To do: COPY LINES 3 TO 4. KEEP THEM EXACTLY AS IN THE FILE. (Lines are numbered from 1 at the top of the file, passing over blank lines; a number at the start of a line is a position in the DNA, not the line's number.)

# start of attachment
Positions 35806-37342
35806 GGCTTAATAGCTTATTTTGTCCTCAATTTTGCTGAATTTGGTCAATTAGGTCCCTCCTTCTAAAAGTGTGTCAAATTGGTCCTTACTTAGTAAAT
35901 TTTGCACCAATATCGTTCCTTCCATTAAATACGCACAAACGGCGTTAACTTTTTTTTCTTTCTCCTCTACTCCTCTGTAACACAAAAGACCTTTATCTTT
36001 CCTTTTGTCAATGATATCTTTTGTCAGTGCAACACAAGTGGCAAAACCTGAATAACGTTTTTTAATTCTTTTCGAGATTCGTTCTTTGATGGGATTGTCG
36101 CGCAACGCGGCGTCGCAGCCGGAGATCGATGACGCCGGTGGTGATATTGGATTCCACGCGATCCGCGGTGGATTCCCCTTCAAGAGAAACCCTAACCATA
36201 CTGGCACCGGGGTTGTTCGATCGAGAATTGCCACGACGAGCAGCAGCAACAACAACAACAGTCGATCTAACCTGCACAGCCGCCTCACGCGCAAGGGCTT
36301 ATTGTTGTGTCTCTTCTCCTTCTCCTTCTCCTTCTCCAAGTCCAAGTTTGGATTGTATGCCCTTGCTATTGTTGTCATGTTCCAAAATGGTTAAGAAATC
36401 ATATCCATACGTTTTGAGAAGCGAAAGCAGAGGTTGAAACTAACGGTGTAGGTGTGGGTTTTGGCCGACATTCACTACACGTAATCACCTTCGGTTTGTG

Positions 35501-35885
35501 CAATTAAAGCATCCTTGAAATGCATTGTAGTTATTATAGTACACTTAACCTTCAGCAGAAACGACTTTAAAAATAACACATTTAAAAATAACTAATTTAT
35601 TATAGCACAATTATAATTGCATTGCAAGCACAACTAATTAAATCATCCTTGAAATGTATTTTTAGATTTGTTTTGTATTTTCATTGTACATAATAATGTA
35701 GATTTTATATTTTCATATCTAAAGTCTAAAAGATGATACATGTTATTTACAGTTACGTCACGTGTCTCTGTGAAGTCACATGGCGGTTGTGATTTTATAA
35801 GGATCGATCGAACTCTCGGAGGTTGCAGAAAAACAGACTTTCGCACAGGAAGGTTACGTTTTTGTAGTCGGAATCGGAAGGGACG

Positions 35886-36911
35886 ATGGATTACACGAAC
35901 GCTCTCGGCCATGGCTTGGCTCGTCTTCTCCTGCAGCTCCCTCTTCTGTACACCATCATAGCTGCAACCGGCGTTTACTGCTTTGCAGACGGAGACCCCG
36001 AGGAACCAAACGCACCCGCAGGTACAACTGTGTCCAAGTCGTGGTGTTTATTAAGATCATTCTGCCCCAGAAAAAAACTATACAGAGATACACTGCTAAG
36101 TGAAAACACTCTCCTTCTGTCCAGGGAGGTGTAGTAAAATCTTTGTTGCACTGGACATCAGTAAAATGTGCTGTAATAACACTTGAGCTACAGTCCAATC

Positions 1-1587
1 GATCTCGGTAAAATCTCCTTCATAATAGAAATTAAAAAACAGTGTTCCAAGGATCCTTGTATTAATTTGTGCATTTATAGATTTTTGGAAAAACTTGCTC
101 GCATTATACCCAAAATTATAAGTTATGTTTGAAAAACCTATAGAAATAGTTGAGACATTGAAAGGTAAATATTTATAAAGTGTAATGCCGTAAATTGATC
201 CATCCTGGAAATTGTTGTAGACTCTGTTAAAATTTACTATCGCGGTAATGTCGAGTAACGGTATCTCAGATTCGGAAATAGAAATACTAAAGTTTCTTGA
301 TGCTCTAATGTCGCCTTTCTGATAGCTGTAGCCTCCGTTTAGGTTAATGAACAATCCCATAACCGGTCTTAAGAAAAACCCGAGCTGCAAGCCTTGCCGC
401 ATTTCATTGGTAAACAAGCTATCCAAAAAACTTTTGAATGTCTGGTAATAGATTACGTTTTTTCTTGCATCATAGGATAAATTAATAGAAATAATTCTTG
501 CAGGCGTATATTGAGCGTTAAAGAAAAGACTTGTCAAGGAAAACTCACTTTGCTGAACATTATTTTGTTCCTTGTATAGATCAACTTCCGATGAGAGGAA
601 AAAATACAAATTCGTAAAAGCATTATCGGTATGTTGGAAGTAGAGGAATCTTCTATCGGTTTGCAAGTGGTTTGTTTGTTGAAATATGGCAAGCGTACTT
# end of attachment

35901 TTTGCACCAATATCGTTCCTTCCATTAAATACGCACAAACGGCGTTAACTTTTTTTTCTTTCTCCTCTACTCCTCTGTAACACAAAAGACCTTTATCTTT
36001 CCTTTTGTCAATGATATCTTTTGTCAGTGCAACACAAGTGGCAAAACCTGAATAACGTTTTTTAATTCTTTTCGAGATTCGTTCTTTGATGGGATTGTCG